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Museum given collection of 20th century art objects

Published: Friday, 11 June 2021

Objects being moved into storage

Northampton Museums and Art Gallery has obtained 33 objects from the Derbyshire County Council Schools Library Service.

The objects will be displayed as part of the museums’ rolling exhibitions programme, lectures and learning sessions over the next few years. 
 
The collection consists of oil paintings, prints and textile art, along with several pairs of shoes and ethnographic art, including Japanese Satsuma ware, a woodcut self-portrait print by the German Renaissance artist Albrecht Dürer and a rare, unsigned lithograph print by L. S. Lowry, entitled ‘A street full of people.’
 
The pieces came from a wider collection bought by Derbyshire County Council between 1938 and 1988 and used as teaching aids in the county’s schools.
 
Councillor Adam Brown, Deputy Leader of West Northamptonshire Council and Portfolio holder for culture, leisure and housing, said: “These pieces are welcome additions to the Northampton Museums and Art Gallery’s collection, and we are grateful to both Derbyshire County Council and the Esmée Fairbairn Foundation for donating them to us.
 
“We’re delighted that we can provide these objects with a new home in West Northants and ensure that people can enjoy them. We will be including them in future exhibitions, as well as displaying them during learning sessions and the museum service’s ever popular Art History lecture series.”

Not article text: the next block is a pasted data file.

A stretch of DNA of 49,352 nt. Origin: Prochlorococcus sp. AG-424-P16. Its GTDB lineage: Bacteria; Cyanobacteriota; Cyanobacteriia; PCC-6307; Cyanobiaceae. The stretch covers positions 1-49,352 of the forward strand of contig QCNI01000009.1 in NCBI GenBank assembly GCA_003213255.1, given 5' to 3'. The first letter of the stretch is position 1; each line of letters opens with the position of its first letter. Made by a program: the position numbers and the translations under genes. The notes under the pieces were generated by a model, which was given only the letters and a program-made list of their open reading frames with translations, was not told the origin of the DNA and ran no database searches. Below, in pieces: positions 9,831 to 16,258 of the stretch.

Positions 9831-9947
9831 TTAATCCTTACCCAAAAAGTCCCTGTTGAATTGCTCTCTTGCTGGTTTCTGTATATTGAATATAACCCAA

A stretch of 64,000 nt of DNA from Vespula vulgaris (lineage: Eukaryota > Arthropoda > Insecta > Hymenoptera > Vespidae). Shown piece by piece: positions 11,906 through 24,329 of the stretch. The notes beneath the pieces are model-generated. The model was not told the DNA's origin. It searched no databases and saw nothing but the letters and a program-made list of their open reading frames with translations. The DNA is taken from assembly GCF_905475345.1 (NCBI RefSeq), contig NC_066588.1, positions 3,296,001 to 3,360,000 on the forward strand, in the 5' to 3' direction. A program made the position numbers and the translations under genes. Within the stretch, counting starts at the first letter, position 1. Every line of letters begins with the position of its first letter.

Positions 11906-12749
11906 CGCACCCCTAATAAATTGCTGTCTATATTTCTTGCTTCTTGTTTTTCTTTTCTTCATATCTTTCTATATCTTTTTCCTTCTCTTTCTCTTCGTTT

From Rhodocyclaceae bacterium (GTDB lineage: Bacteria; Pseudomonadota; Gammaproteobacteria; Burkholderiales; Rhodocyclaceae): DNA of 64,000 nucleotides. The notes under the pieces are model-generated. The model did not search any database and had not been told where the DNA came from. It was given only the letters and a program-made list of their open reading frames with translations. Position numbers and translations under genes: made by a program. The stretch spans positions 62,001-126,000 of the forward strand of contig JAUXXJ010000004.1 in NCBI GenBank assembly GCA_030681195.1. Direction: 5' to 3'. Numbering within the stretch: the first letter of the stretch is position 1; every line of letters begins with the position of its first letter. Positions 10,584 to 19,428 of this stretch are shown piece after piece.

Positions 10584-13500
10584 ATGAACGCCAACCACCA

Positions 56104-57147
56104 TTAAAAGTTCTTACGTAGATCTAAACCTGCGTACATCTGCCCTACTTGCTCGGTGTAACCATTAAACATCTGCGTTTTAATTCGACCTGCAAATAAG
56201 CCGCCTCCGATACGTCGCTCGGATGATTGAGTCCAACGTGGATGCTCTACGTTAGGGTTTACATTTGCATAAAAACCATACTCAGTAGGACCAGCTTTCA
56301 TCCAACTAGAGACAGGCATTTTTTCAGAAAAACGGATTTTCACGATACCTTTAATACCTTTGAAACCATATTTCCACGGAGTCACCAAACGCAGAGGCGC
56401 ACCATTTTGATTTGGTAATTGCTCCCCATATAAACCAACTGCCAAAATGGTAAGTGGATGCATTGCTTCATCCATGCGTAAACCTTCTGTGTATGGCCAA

10 shoes from Afghanistan and Greece, including a Medieval design which kept the wearer raised from then dirty streets, were purposely chosen to broaden the scope of Northampton Museum and Art Gallery’s world-renowned footwear collection.
 
The 20 artworks are in a range of styles, with several garden landscapes, portraits, animal depictions and abstract works focused around the theme of colour. The collection also includes works by Northampton-born artists Constance Howard and Robert Wallace Ellis.
 
Councillor Barry Lewis, Derbyshire County Council Leader and Cabinet member for strategic leadership, culture, tourism and climate change, said: “The transfer of collections from the Schools Library Service to museums like Northampton’s is pioneering and continues to be an exciting project for us to be involved in.
“For a long time, museums have been nervous about the disposal of objects, so we welcome the confidence the Museums Association has placed in us to get this right – it’s an innovative project which continues to see items being re-homed in a transparent way, considering what is the best place for the object, while ensuring that it is not lost to the public, where possible.
 
“We are very pleased that Northampton Museums and Art Gallery is able to receive these objects, and to exhibit them in their galleries in future.”
 
The Esmée Fairbairn Collections Fund has funded the disposals project as an example of best practice. It is a large-scale disposals project, undertaken following the MA’s code of ethics, in a time of budget cuts for Local Authorities.
 
Northampton Museum and Art Gallery in Guildhall Road will reopen its doors to the public on Saturday, 10 July, following a major refurbishment and expansion project. For regular updates and news, check the museums’ website www.northamptonmuseums.com or follow their social media channels #StepInside.